Thursday, 28 January 2010

Spanish Wood

The Spanish Mediterranean coast is not a good place for buying wood. Though a thick pelt of forestry covers many areas of Catalunya there is little general use of wood. While you might see pine beams in old buildings, timber has barely been used in construction since the 60’s when concrete became God and high-rise apartment blocks ruptured the skyline.

Wood in the home has been ousted by a dictatorship of flat-pack furniture. Familiar tables and lamps crop up in other people’s homes with depressing regularity. An insidious bland conformity spreads from home to home. And if a window and wooden frame need repairing they are inevitably replaced with quadruple glazed windows in white aluminium frames that swoosh shut, sealing you in soundproof rooms full of stale air.

My carpenter friend Mr Mushroom makes gates and fences where before he made cupboards and bookcases. He insists however, that wood is cheap. It is not. Particularly if you need something a little bit special for your boat. Even hardwood scraps seem hard to come by.

So I was very pleased when one morning a wave washed a piece of teak up the beach. It wasn’t very big and, judging by the drill holes and saw cuts, had drifted from a boatyard somewhere over the horizon. But it was just what I needed to replace the two stern cleats on OB.

Monday, 18 January 2010

Tuesday, 12 January 2010

Trawler work

Back in September, finding myself out of work, I seriously thought about trying to get a job aboard a fishing boat. I signed up for a course to obtain the necessary Basic Sea Survival certificate and got networking with the local fishermen. It seemed like there might be a possibility of getting a place on a trawler based in Tarragona.

Catalan Mediterranean trawler fishermen work from 0600 to 1800 and get to sleep in their own beds every night if they so chose. The work in itself is not arduous. On the day that I went out the fishermen boarded at 0600 but disappeared to their bunks for an hour’s kip en route to the fishing grounds. They set the net at 0700 and then more or less got on with what ever they wanted. One went back to his bunk another stitched a jacket for the ship’s dog. The cook cleaned fish for breakfast. There was a brief flurry of activity mid-morning as the boat turned for the run back. Then there was lunch, which, on my boat, was truly sumptuous. Afterwards the skipper and cook had a siesta then, at 1530, the main work of the day began, we hauled the net and sorted the fish while steaming home. We tied up to the dock at 1900, unloaded the catch, tidied the decks, and went home.

But even while I put the new career machine in motion, I wasn’t sure that I had the grit to fish. It wasn’t the long hours or going to sea in all weathers, it wasn’t the cold in winter or the inherent dangers of working on deck in high seas. It was my head—I knew that every day when the net came aboard my mind would flood with questions.

We, and many other boats, trawled for six and half hours. Our boat brought up about 200 kilos of fish—a reasonably good catch by today’s standards. The bulk was hake (merluccius merluccius) and blue whiting (micromesistius poutassou), there were two fully mature monkfish (lophius piscatorius) and a few midsized ones. But there were many unsaleable, juvenile monkfish, which hadn’t yet reached the minimum length of 30cm. The rapid change of pressure as the net rises kills the fish so these young monks were totally wasted. Rather than throw them to the seagulls the fishermen kept them back for their own use. The rest of the catch consisted of shrimps, prawns, crabs and octopus. The only fish to have survived the journey to the surface were the small-spotted catsharks or lesser spotted dogfish as they are also called, (scyliorhinus canicula), these lay doggo until you picked them up. Then they came alive with a vehemence wholly justifiable in those who have been plucked from their habitat. I threw the small shark overboard and exchanged glances with one of the fishermen as he picked a juvenile monk out of the pile. ‘This is the shame of fishing.’ He said, obviously assailed by similar doubts as me.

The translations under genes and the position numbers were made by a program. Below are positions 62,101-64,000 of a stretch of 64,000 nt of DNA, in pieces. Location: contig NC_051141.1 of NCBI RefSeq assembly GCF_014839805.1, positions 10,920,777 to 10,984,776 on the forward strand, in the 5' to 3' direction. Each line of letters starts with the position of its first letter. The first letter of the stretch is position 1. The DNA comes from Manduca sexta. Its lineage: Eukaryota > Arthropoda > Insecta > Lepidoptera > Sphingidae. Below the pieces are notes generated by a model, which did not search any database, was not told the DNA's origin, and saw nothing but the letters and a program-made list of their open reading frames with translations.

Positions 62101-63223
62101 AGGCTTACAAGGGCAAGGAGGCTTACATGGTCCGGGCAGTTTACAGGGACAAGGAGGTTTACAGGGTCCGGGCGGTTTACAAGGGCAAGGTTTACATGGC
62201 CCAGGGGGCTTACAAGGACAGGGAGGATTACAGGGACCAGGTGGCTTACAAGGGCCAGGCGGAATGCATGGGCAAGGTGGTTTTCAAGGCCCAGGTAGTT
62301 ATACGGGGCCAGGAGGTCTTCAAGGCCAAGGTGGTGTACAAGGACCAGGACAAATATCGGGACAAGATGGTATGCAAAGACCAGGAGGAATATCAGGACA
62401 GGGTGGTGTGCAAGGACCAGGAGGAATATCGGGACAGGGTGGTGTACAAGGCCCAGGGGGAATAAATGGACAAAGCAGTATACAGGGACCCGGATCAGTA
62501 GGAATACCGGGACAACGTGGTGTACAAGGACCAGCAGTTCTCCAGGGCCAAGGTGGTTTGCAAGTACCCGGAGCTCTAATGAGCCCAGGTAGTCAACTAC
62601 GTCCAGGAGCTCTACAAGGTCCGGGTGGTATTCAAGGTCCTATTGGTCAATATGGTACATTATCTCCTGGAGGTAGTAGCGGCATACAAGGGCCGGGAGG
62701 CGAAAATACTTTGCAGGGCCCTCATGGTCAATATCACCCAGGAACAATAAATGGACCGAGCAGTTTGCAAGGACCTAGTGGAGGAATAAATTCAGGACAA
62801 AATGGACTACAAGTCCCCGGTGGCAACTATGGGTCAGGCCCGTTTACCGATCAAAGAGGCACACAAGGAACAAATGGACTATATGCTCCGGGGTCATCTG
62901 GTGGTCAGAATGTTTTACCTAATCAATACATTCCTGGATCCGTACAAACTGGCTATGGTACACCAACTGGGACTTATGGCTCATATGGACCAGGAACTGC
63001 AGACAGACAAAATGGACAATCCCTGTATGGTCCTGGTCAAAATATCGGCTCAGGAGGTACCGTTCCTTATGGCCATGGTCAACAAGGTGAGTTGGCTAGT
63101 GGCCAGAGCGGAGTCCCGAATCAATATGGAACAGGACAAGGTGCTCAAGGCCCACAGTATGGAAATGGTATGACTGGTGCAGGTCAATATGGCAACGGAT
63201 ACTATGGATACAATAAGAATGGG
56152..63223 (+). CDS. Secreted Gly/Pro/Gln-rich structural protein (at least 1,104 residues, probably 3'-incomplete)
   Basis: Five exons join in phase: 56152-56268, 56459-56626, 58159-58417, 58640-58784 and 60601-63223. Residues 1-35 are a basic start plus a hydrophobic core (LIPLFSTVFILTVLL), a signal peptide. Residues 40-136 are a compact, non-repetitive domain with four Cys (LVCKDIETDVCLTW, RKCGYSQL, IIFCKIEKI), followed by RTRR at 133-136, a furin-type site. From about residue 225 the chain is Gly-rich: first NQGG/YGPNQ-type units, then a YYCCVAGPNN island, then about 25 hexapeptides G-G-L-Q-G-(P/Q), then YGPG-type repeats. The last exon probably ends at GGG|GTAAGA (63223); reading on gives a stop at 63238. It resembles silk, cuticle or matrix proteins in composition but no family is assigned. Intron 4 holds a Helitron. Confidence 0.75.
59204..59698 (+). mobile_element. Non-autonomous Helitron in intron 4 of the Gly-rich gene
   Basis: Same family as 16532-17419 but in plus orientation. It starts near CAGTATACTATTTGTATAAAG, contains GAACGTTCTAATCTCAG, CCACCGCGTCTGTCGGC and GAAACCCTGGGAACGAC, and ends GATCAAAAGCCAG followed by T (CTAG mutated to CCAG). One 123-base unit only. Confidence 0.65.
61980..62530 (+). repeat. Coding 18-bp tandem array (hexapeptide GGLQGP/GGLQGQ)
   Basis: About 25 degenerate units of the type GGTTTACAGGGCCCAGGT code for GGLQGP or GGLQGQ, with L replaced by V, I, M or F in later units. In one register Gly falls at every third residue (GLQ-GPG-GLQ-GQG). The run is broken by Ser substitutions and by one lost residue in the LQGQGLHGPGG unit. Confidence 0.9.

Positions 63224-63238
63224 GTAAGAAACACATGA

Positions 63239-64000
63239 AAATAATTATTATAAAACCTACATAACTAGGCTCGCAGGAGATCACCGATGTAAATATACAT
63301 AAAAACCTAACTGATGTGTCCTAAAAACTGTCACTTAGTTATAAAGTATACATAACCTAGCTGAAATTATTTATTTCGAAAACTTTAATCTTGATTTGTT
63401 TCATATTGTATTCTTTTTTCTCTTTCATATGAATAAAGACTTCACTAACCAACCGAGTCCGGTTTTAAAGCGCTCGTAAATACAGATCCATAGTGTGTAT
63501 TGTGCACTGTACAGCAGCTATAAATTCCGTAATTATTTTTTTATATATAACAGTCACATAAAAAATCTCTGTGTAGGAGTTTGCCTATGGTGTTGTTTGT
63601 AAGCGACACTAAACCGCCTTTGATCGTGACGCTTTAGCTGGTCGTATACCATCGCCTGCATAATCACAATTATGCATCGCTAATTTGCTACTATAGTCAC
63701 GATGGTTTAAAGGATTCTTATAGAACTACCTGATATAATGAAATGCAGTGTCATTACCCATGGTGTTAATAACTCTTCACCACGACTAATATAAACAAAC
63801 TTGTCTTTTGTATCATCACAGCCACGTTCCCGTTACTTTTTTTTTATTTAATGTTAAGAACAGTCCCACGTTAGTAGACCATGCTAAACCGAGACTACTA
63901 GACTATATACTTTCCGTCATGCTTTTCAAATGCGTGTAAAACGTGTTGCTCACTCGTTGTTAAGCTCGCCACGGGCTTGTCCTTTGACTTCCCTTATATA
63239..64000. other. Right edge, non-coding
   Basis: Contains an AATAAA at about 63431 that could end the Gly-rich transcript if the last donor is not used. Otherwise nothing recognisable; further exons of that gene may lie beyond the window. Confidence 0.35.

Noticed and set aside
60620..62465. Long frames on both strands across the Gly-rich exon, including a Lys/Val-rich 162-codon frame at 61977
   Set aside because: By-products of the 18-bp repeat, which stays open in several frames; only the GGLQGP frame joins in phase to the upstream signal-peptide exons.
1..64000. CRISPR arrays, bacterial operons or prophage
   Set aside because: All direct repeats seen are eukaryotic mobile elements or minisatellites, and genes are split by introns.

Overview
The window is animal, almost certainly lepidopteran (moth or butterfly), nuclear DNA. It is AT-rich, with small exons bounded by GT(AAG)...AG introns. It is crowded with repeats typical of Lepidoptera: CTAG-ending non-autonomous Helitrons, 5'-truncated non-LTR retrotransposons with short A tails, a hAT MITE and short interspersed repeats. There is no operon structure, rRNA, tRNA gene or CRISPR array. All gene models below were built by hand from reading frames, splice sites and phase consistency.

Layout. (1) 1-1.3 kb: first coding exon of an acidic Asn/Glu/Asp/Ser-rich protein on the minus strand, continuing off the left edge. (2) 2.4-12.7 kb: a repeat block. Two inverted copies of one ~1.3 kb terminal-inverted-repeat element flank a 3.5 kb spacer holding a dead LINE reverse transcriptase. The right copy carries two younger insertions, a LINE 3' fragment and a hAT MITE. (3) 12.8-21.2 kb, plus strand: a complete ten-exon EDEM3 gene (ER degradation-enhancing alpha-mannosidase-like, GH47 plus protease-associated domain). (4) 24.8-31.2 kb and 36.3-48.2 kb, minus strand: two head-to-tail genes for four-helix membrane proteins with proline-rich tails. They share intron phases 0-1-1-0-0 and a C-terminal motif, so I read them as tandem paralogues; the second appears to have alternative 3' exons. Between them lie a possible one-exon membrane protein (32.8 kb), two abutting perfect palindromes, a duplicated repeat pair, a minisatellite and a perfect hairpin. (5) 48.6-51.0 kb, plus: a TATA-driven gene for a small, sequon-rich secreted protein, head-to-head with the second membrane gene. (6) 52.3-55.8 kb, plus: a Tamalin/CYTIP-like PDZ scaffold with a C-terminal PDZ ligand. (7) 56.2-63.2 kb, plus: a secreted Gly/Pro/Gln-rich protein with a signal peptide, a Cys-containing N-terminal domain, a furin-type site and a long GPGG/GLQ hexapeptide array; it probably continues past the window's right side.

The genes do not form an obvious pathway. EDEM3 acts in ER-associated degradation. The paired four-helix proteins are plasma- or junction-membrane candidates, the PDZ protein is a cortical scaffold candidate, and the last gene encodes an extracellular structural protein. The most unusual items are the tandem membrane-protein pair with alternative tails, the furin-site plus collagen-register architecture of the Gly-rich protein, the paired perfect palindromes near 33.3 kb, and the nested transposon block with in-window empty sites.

It’s difficult to write about commercial fishing, the more one investigates the more it appears that the problem goes far beyond greedy, unscrupulous skippers or mesh sizes. But I don’t intend to pursue these issues here. This, after all, is a light-hearted sailing blog.

I finished the Basic Sea Survival course and, still wrestling with moral dilemmas, was about to start the specific Fisherman and Sailor course when the phone rang. There was a job opportunity on the end of the line. I dropped everything.

I’m now a dockhand at Vilanova Grand Marina. This is a brand new marina geared specifically for wintering super yachts. Yes, I know. However, the yachts are permanently manned and many of the crew have worked previously on commercial vessels. Chatting to the skipper of one boat it transpired that he’d worked in the Irish trawler fishery as a youngster. Later he’d worked aboard the controversial Veronica ‘death ship’. And, just to bring these trawler posts full circle, one of his mates was Jason Schofield, the skipper of the Norlantean featured in Redmond O’Hanlon’s book.

Sunday, 10 January 2010

Mediterranean trawler

Last September I did a day’s work aboard a Mediterranean trawler. Evidently there was no comparison to be made with the experience described by Redmond O’Hanlon in his book Trawler. The work was easy, the sun shone, the crew were good-natured and friendly. It was a day trip in flip-flops with fantastic food and plenty of wine, coffee, and brandy. But I hadn’t gone to make comparisons.

At the time my near miss with a fishing boat, in the blackest hours of the night while sailing Onawind Blue to Ibiza, was still fresh in my mind. I wanted to gaze down from the bridge of a similar craft as it steamed at 8 knots through the dark. I wanted to try and judge how visible OB would have been and I also wanted to see what sort of lookout was maintained.

I rapidly concluded that a small boat sailor on the sea at night absolutely cannot rely on being seen by commercial fishing vessels. Unless, of course, a small boat sailor happens to be on said vessel. From the bridge of the fishing boat I couldn’t help but scan the sea as if every wave might hide a madman in a rowboat.